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Providers denounce Senate GOP leaders’ healthcare bill


Leaders of the hospital sector and other major healthcare groups have denounced the Senate Republican leadership’s  Affordable Care Act repeal bill as  little or no improvement over the House bill, which  providers have criticized as imperiling the health of millions of patients.

Rick Pollack, president and CEO of the American Hospital Association, said of the”Better Care Reconciliation Act of 2017”:

“Unfortunately, the draft bill under discussion in the Senate moves in the opposite direction {from protecting coverage}, particularly for our most vulnerable patients. We urge the Senate to go back to the drawing board and develop legislation that continues to provide coverage to all Americans who currently have it.”

Bruce Siegel, M.D., president and CEO of America’s Essential Hospitals, said: “For the hospitals that protect millions of Americans and their communities—our essential hospitals—this bill might even accelerate decisions by some to reduce services or close their doors.”

“The Senate healthcare bill released today is just as bad as the version passed by the House of Representatives last month and is a threat to the health of America,” said George Benjamin, M.D., executive director of the American Public Health Association. He asserted that  Senate Republicans had committed “legislative malpractice.”

David O. Barbe, M.D., president of the American Medical Association, chimed in with:

“The AMA is reviewing the Senate health system reform legislation, guided by our key objectives that people who are currently insured should not lose their coverage and that Medicaid, CHIP and other safety-net programs should be adequately funded. The AMA strongly opposes Medicaid spending caps, and we have grave concern with a formula that will not cover needed care for vulnerable patients.”

And  Bernard J. Tyson, chairman and CEO of Kaiser Permanente, said:  “First, we need to cover more people, not fewer people.” He suggested   a three-part test to determine what healthcare progress ought to look like: Does it achieve wider  access, affordability and better outcomes?

Centers for Medicare & Medicaid Administrator Seema Verma, a Trump appointee, not surprisingly, praised the bill.

“I appreciate the work of the Senate as they continue to make progress fixing the crisis in healthcare that has resulted from Obamacare. Skyrocketing premiums, rising costs and fewer choices have caused too many Americans to drop their insurance coverage. Today, Obamacare is in a death spiral and millions of Americans are being negatively impacted as a result. They are trapped by mandates that force them to purchase insurance they don’t want and can’t afford.” {The term “Obamacare” is usually used by Republicans as a derogatory term for the Affordable Care Act, the law’s official name.}

“The Senate proposal is built on putting patients first and in charge of their healthcare decisions, bringing down the cost of coverage and expanding choices. Congress must act now to achieve the president’s goal to make sure all Americans have access to quality, affordable coverage.”


A new blueprint for U.S. public health


1802 caricature of Edward Jenner vaccinating patients who feared it would make them sprout cowlike appendages.

A new blueprint is needed to guide  U.S. public health,  focusing on food and housing security, good schools and transportation, as well as directly on medical care and illness and injury prevention, wrote Karen DeSalvo, acting assistant secretary for health at the Department of Health & Human Services, and Georges Benjamin, executive director of the American Public Health Association, in Health Affairs.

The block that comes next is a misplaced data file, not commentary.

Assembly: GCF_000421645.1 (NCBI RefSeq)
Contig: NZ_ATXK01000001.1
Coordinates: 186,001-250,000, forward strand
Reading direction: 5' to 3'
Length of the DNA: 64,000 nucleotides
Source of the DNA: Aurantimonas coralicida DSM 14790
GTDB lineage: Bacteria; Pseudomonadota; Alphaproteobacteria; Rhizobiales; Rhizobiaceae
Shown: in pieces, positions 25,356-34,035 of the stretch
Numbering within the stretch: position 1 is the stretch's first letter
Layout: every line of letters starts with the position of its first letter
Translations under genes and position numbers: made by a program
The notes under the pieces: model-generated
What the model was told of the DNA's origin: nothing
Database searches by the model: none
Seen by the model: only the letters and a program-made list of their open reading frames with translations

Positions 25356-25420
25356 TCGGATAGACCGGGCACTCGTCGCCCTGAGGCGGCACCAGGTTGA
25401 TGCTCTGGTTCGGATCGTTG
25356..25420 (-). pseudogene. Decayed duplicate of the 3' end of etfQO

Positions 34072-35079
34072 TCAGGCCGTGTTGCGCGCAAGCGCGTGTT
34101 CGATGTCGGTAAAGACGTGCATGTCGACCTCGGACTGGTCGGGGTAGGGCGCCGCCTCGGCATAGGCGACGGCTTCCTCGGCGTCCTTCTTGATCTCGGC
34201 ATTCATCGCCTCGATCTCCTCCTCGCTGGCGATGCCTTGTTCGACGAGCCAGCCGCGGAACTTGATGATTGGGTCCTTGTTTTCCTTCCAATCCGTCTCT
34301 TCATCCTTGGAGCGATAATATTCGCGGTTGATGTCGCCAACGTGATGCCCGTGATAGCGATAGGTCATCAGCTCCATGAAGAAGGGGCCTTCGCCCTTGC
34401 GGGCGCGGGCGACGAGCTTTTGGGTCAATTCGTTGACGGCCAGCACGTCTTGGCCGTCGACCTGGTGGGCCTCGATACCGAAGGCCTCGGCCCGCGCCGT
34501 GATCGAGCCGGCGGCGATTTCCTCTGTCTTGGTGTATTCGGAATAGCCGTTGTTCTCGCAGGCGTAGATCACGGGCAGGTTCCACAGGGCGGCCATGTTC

In other words, run American public health services more as governments do in the many other developed nations, in Western Europe and East Asia, that have far better health outcomes than does the U.S.

“Public Health 3.0” sees   public health leaders  as chief health strategists for their communities, in which there would be many cross-sector partnerships, including employers, insurers, education leaders and other stakeholders.

The blueprint would build on such earlier public health efforts as mass vaccinations, antibiotics, laboratory science, food and water safety and the professionalization and standardization of public health agencies.

“We must address the upstream drivers of health that touch everyone, no matter where they are born, live, learn, work, play, worship and age,” the authors wrote. “Public health is the essential infrastructure for this work, but it needs to innovate, and in many ways, reinvent itself so that we have what it takes to ensure that the American people are healthy, ready, and competitive in this global economy.”

Giving urgency to their proposals is that after decades of life expectancy growing in the U.S.,  average levels have been flat over the past three years and have actually dropped in some areas.

“Cross-sector partnerships to improve public health are already occurring across the country. ‘The traditional ‘silos’ of medical, behavioral and social services can’t meet the needs of our population alone,’’ Jim Hickman, CEO of Better Health East Bay, in California, told Healthcare Dive recently. “Partnerships, enabled by technology and amplified by data-sharing, are the first step in changing the way we deliver care.”

Other Public Health 3.0 blueprint steps include ensuring that all public health departments are nationally accredited, thus providing communities with “timely, reliable, granular-level … and actionable data,’’ establishing metrics to measure public health programs’ success and more flexible and sustainable funding sources.

To read the Health Affairs article,  please hit this link.

To read a Healthcare Dive analysis, please hit this link.

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